After snapping an 18-game road losing streak over the weekend in Atlanta, the Hokies face an even taller task away from home at Notre Dame. As you've most likely heard by now, Virginia Tech is tied for third in the ACC with a 4-1 conference record. However, they only team the Hokies have faced in the top half of the conference is #13 UVA. The Fighting Irish are currently ranked sixth in the conference, and a Virginia Tech victory would certainly help the Hokies prove their ability to the rest of the ACC.
As good as the Hokies are feeling about their season, Notre Dame might be feeling even better. They managed to defeat Duke in Cameron Indoor Stadium in a 95-91, which has recently become nearly impossible to do (Duke has only lost 6 home games since 2009). Although the Blue Devils have been underwhelming as of late, it's still a huge confidence booster. Overall, Notre Dame has faced the 42nd hardest schedule this year, meaning they're one of the more battle-tested teams in the country.
Notre Dame has one of the top offenses in the nation. They average just under 80 PPG, and their 120.9 Offensive Rating ranks 5th. The Fighting Irish are incredibly efficient, ranking 7th in FG% and 25th in 3-point FG%. Even though the Fighting Irish lost an excellent player in Jerian Grant over the offseason, they still boast a myriad of weapons. All 5 of their starters are averaging double figures in scoring per game this season. Any single one of their starters could go off any given night.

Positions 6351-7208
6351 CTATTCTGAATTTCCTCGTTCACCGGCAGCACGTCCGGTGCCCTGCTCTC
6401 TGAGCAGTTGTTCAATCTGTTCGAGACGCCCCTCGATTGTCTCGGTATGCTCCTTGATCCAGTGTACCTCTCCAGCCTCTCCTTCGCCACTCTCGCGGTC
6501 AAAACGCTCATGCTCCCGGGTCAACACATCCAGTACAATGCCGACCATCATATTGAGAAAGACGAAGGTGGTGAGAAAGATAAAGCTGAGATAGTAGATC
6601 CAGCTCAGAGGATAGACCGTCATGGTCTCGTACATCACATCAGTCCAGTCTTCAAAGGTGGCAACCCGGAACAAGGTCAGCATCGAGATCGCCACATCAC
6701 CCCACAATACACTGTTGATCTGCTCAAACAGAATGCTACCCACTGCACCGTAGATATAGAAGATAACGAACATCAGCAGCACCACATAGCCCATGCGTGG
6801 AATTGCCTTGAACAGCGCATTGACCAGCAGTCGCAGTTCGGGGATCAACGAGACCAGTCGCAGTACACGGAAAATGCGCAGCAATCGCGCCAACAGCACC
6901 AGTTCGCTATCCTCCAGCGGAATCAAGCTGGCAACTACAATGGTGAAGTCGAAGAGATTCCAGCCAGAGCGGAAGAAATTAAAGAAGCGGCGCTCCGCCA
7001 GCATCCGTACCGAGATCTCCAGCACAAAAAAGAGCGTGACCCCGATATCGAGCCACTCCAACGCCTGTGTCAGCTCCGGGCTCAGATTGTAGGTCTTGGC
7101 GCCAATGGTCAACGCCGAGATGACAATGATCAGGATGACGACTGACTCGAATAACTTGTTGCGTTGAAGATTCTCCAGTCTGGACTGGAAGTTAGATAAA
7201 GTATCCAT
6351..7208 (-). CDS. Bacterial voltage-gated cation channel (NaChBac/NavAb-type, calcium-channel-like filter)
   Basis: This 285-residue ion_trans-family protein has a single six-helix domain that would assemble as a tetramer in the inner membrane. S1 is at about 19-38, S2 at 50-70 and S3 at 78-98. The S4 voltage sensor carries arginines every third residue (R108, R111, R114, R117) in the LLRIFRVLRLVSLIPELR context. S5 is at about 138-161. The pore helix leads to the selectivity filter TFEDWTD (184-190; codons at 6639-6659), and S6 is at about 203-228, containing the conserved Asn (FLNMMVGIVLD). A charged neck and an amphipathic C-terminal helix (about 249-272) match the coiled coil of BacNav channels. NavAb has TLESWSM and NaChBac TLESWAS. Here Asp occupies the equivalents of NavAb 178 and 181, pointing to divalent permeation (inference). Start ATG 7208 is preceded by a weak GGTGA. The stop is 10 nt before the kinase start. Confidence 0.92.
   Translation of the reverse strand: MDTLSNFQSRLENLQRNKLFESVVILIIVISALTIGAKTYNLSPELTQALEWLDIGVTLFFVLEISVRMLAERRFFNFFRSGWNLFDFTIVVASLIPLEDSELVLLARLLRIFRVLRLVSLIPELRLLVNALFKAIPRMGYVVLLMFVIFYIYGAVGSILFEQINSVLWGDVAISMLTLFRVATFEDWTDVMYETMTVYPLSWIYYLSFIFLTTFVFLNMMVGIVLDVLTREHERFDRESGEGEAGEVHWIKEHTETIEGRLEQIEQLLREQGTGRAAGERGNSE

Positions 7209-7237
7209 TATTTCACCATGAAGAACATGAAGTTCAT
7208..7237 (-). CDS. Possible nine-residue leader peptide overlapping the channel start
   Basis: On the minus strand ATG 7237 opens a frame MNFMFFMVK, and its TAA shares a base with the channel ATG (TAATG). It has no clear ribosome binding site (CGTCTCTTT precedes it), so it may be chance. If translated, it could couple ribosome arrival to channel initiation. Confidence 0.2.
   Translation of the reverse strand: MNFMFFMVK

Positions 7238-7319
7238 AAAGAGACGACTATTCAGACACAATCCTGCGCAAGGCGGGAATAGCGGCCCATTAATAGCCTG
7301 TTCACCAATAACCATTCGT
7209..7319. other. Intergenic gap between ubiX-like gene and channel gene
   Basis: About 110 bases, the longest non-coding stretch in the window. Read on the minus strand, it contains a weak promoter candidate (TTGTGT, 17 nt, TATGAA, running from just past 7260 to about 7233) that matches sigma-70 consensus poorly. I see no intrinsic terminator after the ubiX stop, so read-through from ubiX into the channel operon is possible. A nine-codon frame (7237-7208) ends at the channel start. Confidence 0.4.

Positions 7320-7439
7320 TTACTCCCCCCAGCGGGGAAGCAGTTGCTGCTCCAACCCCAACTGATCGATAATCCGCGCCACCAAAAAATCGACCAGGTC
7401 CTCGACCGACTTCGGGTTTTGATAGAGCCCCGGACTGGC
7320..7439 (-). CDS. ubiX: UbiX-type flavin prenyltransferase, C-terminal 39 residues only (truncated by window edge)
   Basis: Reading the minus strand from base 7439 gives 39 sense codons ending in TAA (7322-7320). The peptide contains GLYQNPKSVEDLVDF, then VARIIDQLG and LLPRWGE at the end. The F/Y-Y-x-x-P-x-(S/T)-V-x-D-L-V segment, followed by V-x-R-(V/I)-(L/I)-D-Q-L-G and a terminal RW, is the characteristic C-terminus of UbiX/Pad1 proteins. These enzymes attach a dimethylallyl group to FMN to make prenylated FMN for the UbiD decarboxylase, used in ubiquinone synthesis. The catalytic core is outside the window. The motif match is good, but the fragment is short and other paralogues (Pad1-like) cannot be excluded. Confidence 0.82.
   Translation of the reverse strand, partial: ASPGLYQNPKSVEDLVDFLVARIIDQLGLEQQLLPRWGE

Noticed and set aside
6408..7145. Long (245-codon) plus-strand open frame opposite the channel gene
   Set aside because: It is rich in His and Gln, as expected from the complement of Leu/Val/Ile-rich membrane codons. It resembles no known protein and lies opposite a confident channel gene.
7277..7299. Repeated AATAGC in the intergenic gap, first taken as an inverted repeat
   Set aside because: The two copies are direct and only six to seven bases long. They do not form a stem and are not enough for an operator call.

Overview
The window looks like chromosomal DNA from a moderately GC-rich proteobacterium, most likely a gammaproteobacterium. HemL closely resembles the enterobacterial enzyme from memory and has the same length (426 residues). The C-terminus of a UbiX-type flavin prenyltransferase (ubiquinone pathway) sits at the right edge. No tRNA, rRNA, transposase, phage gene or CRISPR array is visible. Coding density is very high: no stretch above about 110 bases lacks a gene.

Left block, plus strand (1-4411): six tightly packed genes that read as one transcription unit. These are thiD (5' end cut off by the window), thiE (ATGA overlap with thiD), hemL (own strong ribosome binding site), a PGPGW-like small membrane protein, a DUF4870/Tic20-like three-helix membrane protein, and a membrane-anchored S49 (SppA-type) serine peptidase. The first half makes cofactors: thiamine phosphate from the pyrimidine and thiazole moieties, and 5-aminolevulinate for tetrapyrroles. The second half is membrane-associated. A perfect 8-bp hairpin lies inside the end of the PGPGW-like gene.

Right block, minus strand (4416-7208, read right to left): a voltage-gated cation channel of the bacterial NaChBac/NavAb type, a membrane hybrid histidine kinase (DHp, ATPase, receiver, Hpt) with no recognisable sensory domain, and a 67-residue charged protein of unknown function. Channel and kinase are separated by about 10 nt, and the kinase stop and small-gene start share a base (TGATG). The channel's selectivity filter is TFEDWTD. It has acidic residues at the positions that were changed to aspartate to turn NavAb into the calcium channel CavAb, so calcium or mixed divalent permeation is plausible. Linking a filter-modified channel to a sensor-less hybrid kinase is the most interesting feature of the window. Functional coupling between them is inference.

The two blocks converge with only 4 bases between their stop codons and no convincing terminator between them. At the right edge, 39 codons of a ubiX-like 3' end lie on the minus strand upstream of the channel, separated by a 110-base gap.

Depending on who you ask, Notre Dame's best player is either Demetrius Jackson or Zach Auguste. Jackson leads the team in scoring overall with 17.5 PPG with a high usage rate. To date, Jackson has taken 21.6% of the Fighting Irish's shots, and for a good reason. He has shot 50% from the field, which is impressive for a guard. The Hokies can't give him too much space either. Jackson is a great jump shooter with a 39% percentage from downtown on about 5 shots a game. Physically, he's everything a coach would want at the guard position. Jackson has impressive speed, quickness, and explosiveness, and won't hesitate to go for a big dunk over taller defenders. In addition to his deadly scoring and athleticism combination, his handle on the basketball is exceptional.
Jackson averages 5.4 APG, and Auguste is one of the main recipients of great inside passes. As good of an athlete Jackson is, Auguste might be even better. His superior vertical jump gives him an edge on just about everyone in the country because he does most of his damage around the rim. He's simply stronger, quicker, faster, and more explosive than his defender. Auguste averages 13.6 PPG primarily through layups and dunks, but his athleticism gives him an advantage on the glass. He averages 9.8 RPG, including a shade under 3 ORPG. LeDay's rebounding numbers have dipped recently, so Auguste will have a chance to give the Fighting Irish plenty of opportunities on the offensive glass.
Auguste and Jackson are at the head of the ship, but Notre Dame has excellent role players as well. Steve Vasturia was an excellent 6th man in the NCAA/ACC tournaments last year, and is a sniper from beyond the arc with a 40% 3-point percentage. Bonzie Colson is a wing player who can be effective driving into the paint and finishing around the rim. V.J. Beachem might be the best shooter on the team, shooting an impressive 44.2% from downtown.